Early Decision

Early decision allows students to apply early (usually in November and/or January) and get an admission decision from the college before the standard notification date. This is binding. Students apply to only one college for early decision and can still apply to other colleges under regular admission. If your first-choice college accepts you early, you must withdraw all other applications.

Early Action

Early Action is similar to Early Decision as the application deadlines are in advance of the Regular Action deadline (usually in November). However, unlike Early Decision, an applicant does not have to commit to the college(s) to which they apply Early Action. In most instances, students can apply to as many colleges as they want and compare offers of admission, merit scholarship, and need-based financial aid.

Rolling Admission

This occurs when colleges accept applications and then render an acceptance decision on a rolling basis. This is common with many state institutions.

Early Notification

This admission plan promises an early reply to an early application. The student is not obligated to attend, if accepted.

Restricted Early Action

Students select only one institution to apply using the Early Action option and the applicant must apply to other schools using only the Regular Action option. The student does not have to withdraw other applications and does not have to accept or refuse the EA offer of admission until May 1.

Regular Decision

This pertains to applications that are not submitted under any of the other specialized categories. Most deadlines fall near January 1st of the senior year. Notification occurs up until mid April.


A list of qualified students who may be offered admission by a college at a later date, if space becomes available. It is not a guarantee of a later acceptance.


The Preliminary Scholastic Aptitude Test, also known as the National Merit Scholarship Qualifying Test, is a practice test that helps students prepare for the SAT I. Colleges do not see a student's PSAT/NMSQT score. A student who does very well on this test, and who meets other academic performance criteria, might qualify for the National Merit Scholarship Program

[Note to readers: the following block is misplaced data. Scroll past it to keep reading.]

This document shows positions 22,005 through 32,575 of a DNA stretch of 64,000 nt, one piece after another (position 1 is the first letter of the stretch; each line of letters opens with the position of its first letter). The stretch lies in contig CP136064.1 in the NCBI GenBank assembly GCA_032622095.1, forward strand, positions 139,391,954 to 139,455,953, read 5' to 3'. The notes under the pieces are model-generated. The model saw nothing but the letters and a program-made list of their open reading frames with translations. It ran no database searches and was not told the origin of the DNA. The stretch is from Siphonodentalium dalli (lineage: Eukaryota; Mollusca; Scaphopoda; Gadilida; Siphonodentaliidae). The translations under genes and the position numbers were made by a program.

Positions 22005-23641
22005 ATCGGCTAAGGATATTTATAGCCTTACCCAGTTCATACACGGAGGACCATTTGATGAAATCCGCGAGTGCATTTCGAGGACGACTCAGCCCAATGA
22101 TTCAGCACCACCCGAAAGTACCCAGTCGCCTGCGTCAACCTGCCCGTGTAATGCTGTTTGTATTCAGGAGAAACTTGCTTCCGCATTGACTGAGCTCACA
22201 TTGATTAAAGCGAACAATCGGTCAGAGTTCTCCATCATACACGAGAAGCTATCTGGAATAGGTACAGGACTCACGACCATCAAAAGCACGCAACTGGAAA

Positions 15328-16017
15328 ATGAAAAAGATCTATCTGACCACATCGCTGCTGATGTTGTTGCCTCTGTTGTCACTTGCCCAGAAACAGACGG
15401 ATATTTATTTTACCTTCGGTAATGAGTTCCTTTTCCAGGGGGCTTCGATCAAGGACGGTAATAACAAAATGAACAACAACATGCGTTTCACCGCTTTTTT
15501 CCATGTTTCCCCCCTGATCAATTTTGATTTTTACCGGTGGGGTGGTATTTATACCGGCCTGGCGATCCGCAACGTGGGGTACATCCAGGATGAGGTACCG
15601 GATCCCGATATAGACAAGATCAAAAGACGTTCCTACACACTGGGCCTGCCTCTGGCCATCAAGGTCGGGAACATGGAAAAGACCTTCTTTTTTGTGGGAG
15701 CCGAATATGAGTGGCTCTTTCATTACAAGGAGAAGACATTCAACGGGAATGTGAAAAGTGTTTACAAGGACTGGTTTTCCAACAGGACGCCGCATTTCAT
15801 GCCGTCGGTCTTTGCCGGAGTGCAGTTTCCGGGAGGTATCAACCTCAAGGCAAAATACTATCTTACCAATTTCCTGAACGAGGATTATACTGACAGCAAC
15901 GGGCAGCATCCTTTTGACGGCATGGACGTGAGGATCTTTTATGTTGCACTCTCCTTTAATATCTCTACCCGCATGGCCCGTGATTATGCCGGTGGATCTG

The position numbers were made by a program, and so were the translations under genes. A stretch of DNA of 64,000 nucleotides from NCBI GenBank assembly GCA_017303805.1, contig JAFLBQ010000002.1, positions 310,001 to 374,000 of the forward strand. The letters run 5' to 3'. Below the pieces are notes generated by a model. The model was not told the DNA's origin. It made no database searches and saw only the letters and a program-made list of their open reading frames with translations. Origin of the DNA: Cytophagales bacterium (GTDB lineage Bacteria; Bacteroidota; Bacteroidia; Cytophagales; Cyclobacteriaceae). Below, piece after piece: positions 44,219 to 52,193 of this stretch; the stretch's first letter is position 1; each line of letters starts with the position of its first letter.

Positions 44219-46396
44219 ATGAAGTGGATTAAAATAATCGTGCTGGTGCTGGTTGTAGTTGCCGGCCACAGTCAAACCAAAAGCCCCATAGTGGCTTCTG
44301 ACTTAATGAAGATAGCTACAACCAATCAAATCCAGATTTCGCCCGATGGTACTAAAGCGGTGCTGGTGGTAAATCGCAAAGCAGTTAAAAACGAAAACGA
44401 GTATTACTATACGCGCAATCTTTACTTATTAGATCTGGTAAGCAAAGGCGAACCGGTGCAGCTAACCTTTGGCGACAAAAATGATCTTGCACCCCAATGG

The Scholastic Assessment Test is designed to measure a student's critical reading, mathematical, and writing aptitude. The score range is 200-800 on each section.


Subject Tests measure a student's knowledge of skills in a particular area as well as the ability to apply the knowledge and skills. Some spoken language tests are administered in November only. Many selective colleges require the SAT II for admission.


This standardized test is issued by the American College Test Program and is divided into four parts: English usage, mathematics, social science reading, and science reasoning. Score range is 1-36. There is an optional writing component.

Admissions Decision

Colleges will usually reply: (1) accept, (2) deny, (3) defer (you have not been accepted or denied as an Early Decision or Early Action candidate so you application will be reviewed in the Regular Decision pool of applicants), (4) wait-list, or (5) admit/deny.


Advanced Placement courses are considered college-level courses given in high school for possible college credit. National exams given in May are graded on a scale of 1 (low) to 5 (high).

Universal Response Date

May 1 is the date by which a student must give all accepting colleges a definite "yes" or "no" and send a deposit to the final-choice college.

Deferred Entrance

This term refers to an admission plan that allows an accepted student to postpone entrance to a college for a year, while retaining a guarantee of enrollment. During that year the student may work or travel but may not enroll at another college.

Demonstrated Need

This is the financial aid assessment based on the cost of attending a college or university, minus the family's estimated contribution (as determined either by federal or institutional methodology).

Merit-based Financial Aid

Financial aid, including scholarships, that is awarded based on a candidate's merit (i.e. academic, special talent, competition) excluding athletic aid. May or may not take into consideration financial need of the candidate.

Need-base Financial Aid

Aid offered by colleges and the federal government to bridge the gap between college cost and the family's ability to pay as determined by the CSS Profile, FAFSA, and/or the college Financial Aid Office. A typical aid package is divided into three parts: grant (gift money you do not pay back), loan, and work-study (campus job).

Need-blind Admission

Students are admitted on the basis of academic and personal criteria, regardless of ability to pay. This does not include international students.

Need-conscious (or need-aware, need-sensitive) Admission

Financial need might be a factor in the admission decision.